Medical professionals place the condition on the mood disorder spectrum and describe it as mild but chronic depression. Picture: Thys Dullaart

London - It is now thought that one in five of us will succumb to this most common mental health problem. Yet it is becoming clear that the most popular prescribed drugs simply aren’t up to the job for the majority of sufferers.

Most will be offered anti-depressants, generally in the form of selective serotonin re-uptake inhibitor (SSRI) drugs, such as Prozac, Cipramil and Seroxat.

It was thought that a deficiency of the neurotransmitter serotonin was a key cause – and SSRIs increase serotonin levels. So far, so simple.

However, although prescription rates are soaring – from 15 million in 1998 to 40 million in 2012 – for some 62 percent of depression sufferers, they have little to no effect.

So how do we combat depression in future? We looked at the new solutions that offer hope to millions…


TREATMENT: Repetitive transcranial magnetic stimulation

Best for: Severe long-term depression

How it works: One of the latest treatments is rTMS.

This uses magnetic pulses, similar to those used in MRI scans, to stimulate the left pre-frontal cortex area of the brain, the area involved in mood regulation, emotion, memory and motivation. It tends to be less active in people with depression.

This newly licensed Food and Drug Administration (FDA)-approved treatment is for patients with severe, chronic depression, for whom multiple treatments with anti-depressants have failed.

It is available at The London Psychiatry Centre and the private Nightingale Hospital, also in London.

Pulses are delivered via a metal coil in a helmet that patients wear during five 25-minute sessions a week over two to six weeks, with studies showing most people need 12 to 20 treatments.

The studies indicate that more than 30 percent of people who don’t respond to any other treatment recover using rTMS.

Psychiatrist Dr Michael Craig, senior lecturer in reproductive and developmental psychiatry at King’s College, London, who offers treatment at the Nightingale, says: “Success rates will double if used as a first-line treatment.”

It is available only privately (not through insurance) and treatment costs from £1 000 (R17 258) a week.


TREATMENT: Oestrogen therapy

Best for: Depression caused by hormones

How it works: According to new evidence, women who suffer depression at certain times of the month may have reproductive repression, or premenstrual dysphoric disorder (PMDD). They could be sensitive to the surge in progesterone that follows ovulation and precedes menstruation. PMDD can cause rage, suicidal feelings and extreme tearfulness.

Dr Michael Craig, a gynaecologist and psychiatrist, has opened the first female hormone clinic at London’s Maudsley National Health System psychiatric hospital with Dr Mike Marsh, a gynaecologist based at King’s College Hospital. Dr Craig has published research saying PMDD responds positively to the prescription of certain agents that suppress ovulation, such as oestrogen gel, patches and pills.

John Studd, a former professor of gynaecology at Imperial College, runs the private London PMS & Menopause Clinic. He treats women with PMDD using oestrogen gel, which patients are told to rub on to an arm or leg every day.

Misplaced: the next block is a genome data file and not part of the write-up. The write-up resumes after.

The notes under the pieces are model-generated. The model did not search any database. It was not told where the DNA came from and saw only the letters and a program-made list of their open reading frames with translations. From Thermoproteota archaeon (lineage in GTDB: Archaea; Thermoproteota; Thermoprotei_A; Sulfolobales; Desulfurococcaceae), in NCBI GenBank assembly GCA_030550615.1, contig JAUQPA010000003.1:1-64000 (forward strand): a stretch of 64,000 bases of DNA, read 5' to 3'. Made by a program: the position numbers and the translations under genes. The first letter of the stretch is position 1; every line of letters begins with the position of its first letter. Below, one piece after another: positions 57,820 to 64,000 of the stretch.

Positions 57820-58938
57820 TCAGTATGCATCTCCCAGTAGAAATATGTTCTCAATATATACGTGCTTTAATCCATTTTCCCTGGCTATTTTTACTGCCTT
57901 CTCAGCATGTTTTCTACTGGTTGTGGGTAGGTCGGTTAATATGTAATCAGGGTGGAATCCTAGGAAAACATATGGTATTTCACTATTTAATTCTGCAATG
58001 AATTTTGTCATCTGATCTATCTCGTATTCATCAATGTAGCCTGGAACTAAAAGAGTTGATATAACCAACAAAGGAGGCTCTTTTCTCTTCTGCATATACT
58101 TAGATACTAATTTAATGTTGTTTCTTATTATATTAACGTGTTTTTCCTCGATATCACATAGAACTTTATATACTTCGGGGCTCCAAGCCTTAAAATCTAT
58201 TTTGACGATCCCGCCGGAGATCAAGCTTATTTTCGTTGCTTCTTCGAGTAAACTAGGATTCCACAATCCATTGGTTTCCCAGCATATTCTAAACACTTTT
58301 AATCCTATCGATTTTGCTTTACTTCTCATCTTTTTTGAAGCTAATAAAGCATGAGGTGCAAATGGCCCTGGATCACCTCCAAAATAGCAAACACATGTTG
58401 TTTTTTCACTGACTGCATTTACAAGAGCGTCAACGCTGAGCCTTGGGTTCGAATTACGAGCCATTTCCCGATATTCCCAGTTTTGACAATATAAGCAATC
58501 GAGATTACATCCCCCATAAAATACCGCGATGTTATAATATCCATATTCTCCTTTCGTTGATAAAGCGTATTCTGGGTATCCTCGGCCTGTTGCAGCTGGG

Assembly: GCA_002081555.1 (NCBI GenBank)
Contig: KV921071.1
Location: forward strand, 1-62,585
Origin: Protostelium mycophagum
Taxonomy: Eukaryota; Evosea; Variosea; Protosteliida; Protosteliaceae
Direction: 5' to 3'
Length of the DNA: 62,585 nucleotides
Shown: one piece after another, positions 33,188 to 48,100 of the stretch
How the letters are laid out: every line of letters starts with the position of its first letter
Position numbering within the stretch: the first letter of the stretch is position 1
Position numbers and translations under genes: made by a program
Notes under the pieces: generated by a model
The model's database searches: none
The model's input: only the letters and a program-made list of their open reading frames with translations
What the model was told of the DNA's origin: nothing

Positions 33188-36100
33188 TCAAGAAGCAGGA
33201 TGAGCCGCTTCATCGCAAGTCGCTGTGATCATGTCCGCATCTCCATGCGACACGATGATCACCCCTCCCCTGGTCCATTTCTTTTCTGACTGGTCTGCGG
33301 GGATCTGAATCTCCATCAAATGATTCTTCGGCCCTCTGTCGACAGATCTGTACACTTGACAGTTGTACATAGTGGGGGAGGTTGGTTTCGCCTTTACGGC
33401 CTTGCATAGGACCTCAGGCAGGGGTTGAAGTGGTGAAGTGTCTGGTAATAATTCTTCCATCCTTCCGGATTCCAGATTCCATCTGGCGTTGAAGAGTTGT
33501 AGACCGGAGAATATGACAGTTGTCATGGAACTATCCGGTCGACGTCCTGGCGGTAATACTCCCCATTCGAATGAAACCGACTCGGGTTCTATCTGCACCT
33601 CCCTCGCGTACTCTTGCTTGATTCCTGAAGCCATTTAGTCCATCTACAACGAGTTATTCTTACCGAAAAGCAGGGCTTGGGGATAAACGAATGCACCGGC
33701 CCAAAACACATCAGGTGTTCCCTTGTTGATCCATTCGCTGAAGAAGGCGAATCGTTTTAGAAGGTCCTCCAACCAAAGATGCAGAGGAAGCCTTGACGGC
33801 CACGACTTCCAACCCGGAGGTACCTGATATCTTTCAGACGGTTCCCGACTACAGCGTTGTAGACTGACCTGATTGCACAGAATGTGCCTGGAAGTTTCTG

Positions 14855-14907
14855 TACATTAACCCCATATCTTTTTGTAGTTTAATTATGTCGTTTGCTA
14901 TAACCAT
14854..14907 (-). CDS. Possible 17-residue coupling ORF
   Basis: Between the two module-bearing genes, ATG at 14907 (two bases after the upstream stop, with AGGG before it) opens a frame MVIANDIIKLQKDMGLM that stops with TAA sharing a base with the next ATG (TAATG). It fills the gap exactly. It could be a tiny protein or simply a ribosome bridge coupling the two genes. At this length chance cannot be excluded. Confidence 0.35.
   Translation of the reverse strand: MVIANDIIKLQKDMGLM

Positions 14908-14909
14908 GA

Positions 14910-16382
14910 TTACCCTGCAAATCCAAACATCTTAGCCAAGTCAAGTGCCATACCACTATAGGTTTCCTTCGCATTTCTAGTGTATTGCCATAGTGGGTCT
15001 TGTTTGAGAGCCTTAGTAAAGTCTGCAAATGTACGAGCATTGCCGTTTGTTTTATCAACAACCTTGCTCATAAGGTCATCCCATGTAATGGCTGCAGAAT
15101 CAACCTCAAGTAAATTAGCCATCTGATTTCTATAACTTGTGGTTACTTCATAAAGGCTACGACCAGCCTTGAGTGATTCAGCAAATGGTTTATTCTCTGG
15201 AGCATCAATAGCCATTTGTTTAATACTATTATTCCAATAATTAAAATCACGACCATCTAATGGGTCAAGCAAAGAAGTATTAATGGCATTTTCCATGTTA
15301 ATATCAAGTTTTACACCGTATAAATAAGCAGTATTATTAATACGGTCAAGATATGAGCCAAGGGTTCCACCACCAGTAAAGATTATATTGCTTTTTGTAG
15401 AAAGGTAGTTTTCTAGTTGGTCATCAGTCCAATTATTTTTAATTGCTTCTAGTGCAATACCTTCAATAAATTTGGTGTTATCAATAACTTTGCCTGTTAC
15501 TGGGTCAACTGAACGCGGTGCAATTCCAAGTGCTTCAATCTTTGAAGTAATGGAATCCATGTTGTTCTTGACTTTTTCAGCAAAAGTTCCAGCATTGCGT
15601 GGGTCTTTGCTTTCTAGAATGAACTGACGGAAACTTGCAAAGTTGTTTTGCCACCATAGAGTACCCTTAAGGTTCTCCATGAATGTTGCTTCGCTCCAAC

TREATMENT: Lifestyle changes

Best for: Depression caused by inflammation

How it works: There is growing evidence that depression is linked to chronic, low-grade inflammation in the body, which may be caused by illness, infection or an overactive immune system.

Professor Graham Rook, Emeritus Professor of Medical Microbiology at University College London, says: “Millions of people have raised levels of inflammatory chemicals such as C Reactive Protein (CRP) and we know they are at increased risk of depression later in life.”

Inflammation-linked depression may be connected with alterations in the gut “microbiome”, the composition of the millions of microbes in the gut that communicate with the brain. We can unbalance our microbiome and cause inflammation by eating processed food or being too clean, too stressed, too sedentary or too fat. Studies have shown that you can cut inflammation by spending time in green spaces, eating a diet low in sugar and processed carbohydrates and high in vegetables, fruit, lean protein (particularly oily fish) and olive oil. Exercise moderately, sleep more and try to control stress.


TREATMENT: Sleep therapy

Best for: Depression caused by insomnia

How it works: Many sufferers from depression complain of insomnia, but there is now evidence that lack of sleep precedes and even causes depression.

Last year, researchers at Ryerson University, Toronto, found depression lifted significantly among patients whose insomnia was cured.

Treatment consisted of four talk-therapy sessions over eight weeks, and was twice as effective as taking medication or a placebo. This has been described as “the biggest advance in depression treatment since Prozac”.

Patient advice included: stick to a specific wake-up time; get out of bed when awake but don’t eat, read or watch TV; and avoid taking daytime naps.

Jason Ellis, a professor in psychology at Northumbria University and director of the Northumbria Centre for Sleep Research, says: “We aren’t entirely sure why insomnia makes us more vulnerable to depression, but there is some evidence that the changes that occur in our sleep, and particularly to our rapid eye-movement (REM) sleep when we first get insomnia, may impact on our mood.

“REM – or dream – sleep is vital for regenerating connections in the brain. Older people, who are far more prone to depression, have less REM sleep, as do people with depression.”

He is studying if treatment at the first signs of insomnia can prevent depression. – Mail On Sunday